"Gadolinium-enhanced MRI has been found to be 96% accurate in differentiating scar tissue from disc."

In this study, the "results demonstrated that increasing amount of scar was predictive of increased LBP."

"This study clearly demonstrates that patients with increased peridural scarring had worsening surgical outcomes as measured by low back pain."

Increased scar is not only correlated with increased LBP, "but also other components of failed back surgery syndrome, such as reduced straight leg raising exams, radicular pain, and reduced activities of daily living."

"This underscores the importance of preventing or minimizing scar formation as a means of improving surgical outcome for patients."

KEY POINTS YOU AND YOUR FAMILY NEED TO KNOW IF YOU ARE CONSIDERING LOW BACK SURGERY

1)  There is a correlation between scar tissue and low back pain.

3)  There is a correlation between epidural scar tissue and poor clinical outcome after surgery.

3) Persisting low back pain may be caused by adhesions between the disc and the dura or "dense fibrosis surrounding the dural sac."

4) Patients with extensive scarring after surgery showed no improvement or worsening of LBP, constituting surgical failure.

5) Scar tissue is not well visual visualized by x-rays, myelogram, discogram or CT scan.

6) Gadolinium-enhanced MRI is 96% accurate in differentiating scar tissue from disc herniation.

7) On failed back surgery, the cause of continued symptoms is often scar tissue formation arising from the previous surgery, as discovered only at re-operation.

8) Increased amounts of scar tissue increases low back pain, worsens the surgical outcome, reduces straight leg raising, and increases radicular pain.

9) It is important to prevent or minimize scar formation to improve surgical outcome for patients.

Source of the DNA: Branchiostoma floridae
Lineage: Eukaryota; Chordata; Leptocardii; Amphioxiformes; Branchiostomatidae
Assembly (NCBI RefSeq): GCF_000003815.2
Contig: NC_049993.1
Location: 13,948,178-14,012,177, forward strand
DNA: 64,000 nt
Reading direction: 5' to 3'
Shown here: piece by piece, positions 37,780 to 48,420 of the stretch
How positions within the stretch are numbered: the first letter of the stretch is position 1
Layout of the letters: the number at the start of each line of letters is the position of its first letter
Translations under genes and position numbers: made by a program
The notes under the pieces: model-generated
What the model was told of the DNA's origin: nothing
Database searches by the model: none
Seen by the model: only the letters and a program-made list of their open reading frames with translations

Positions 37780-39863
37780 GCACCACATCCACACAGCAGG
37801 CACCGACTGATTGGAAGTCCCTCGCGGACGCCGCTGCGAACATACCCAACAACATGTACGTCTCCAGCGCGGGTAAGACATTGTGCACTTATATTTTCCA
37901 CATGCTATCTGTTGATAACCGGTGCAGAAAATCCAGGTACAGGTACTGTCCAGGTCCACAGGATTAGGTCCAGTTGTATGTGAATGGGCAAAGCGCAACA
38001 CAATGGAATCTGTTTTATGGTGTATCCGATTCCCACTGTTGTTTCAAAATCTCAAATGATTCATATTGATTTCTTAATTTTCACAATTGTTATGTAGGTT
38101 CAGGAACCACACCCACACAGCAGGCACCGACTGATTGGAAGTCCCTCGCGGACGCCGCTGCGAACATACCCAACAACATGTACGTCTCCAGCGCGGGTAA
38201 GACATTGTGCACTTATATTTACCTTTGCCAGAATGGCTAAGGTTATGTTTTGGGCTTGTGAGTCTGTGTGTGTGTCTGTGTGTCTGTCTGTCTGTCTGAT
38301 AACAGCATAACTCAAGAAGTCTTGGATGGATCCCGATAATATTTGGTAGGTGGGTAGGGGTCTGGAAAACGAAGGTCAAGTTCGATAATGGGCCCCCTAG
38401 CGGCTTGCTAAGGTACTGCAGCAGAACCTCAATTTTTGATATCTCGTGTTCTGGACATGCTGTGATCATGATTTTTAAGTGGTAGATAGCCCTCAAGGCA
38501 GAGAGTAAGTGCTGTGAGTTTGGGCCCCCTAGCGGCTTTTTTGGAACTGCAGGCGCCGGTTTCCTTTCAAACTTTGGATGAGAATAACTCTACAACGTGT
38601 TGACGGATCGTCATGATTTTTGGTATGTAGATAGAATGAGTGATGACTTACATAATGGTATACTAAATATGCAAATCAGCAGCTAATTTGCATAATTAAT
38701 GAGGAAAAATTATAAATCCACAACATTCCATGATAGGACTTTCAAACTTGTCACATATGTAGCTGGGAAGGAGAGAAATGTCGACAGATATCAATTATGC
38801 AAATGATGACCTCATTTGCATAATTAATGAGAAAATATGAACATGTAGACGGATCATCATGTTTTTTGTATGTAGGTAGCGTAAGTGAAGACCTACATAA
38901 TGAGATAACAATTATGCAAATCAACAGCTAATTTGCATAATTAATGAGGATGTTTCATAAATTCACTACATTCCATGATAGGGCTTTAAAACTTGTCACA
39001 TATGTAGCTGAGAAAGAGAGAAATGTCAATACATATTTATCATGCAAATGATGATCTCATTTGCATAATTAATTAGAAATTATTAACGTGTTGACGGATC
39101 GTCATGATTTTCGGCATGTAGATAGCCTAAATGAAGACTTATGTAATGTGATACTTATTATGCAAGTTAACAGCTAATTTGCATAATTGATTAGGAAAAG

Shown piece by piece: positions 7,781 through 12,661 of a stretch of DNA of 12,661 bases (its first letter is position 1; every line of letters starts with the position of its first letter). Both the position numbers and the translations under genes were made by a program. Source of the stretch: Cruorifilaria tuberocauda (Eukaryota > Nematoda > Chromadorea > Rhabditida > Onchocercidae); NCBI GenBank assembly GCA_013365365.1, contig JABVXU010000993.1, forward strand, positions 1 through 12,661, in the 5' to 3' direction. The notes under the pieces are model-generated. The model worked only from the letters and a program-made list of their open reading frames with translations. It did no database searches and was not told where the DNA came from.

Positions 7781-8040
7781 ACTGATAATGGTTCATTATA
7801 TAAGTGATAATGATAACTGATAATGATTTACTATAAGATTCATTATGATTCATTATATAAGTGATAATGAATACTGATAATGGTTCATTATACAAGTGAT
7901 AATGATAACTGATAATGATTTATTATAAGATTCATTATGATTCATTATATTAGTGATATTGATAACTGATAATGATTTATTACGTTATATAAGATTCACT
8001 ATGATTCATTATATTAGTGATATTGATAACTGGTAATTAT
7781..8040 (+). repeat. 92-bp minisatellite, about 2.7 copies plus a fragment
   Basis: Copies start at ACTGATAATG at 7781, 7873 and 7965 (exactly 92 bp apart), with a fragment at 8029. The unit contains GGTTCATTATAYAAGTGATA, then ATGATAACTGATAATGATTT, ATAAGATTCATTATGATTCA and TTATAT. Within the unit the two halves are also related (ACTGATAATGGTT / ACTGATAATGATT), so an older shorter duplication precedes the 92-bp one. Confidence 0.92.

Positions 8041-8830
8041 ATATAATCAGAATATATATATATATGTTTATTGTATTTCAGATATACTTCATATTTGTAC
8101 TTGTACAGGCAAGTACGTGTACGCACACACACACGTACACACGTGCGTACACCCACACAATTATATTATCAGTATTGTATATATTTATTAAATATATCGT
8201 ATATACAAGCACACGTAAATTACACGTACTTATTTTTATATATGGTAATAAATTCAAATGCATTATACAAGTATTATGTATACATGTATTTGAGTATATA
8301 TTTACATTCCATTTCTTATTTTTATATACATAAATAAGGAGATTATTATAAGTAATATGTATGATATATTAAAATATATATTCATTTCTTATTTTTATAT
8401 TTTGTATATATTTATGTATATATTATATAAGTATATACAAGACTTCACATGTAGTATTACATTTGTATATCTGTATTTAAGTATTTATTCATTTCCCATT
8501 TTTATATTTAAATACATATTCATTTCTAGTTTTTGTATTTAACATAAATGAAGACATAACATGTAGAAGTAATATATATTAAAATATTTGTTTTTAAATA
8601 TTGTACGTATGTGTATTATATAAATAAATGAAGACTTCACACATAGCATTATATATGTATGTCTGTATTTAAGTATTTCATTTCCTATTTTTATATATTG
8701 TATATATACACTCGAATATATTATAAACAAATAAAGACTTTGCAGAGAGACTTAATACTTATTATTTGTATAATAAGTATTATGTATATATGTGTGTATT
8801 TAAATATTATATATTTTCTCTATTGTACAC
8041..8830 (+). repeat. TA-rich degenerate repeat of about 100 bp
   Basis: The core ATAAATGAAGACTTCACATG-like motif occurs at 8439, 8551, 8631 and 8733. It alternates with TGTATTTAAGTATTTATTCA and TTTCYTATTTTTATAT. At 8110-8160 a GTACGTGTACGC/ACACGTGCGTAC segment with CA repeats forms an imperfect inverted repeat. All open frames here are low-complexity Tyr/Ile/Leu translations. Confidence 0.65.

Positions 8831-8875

COMMENTS FROM ON THIS FROM A CHIROPRACTIC PERSPECTIVE:

In the years that we have been subscribing to article reviews, we have seen five methods of preventing or reducing scar formation:

1)  Ice.

2)  Early, persistent, controlled motion. In the epidural spaces the motion is best accomplished with "mobilization of the nervous system," a controlled stretching procedure of the nerve roots using the extremities that we can do in the office.

3)  Using low-level laser therapy.

4)  Established scarring can be reduced or remodeled to less adverseness with specific line-of-drive spinal adjusting with the Gonstead method we use here at WellnessOne. 

5) Reduce inflammation. The end result of inflammation is scarring. We have seen many studies relating inflammation to prostaglandin E2. We reduce prostaglandin E2 by reducing omega-6 fatty acids (primarily by avoiding trans fats / hydrogenated oils) and supplementing with omega-3 fish oils.

Now many of you who know me know that I am not a big advocate of lumbar spine surgery.  The failure rates and risks are just too high however there is a time and place.  Always....ALWAYS consult with a Chiropractor first to obtain a different perspective.  I have a great working relationship with many surgeons in town who trust my opinion from a conservative standpoint.  

If you or someone you know is considering surgery, why not have them give us a call at 243-9464 to set up a consultation?

Have a blessed day!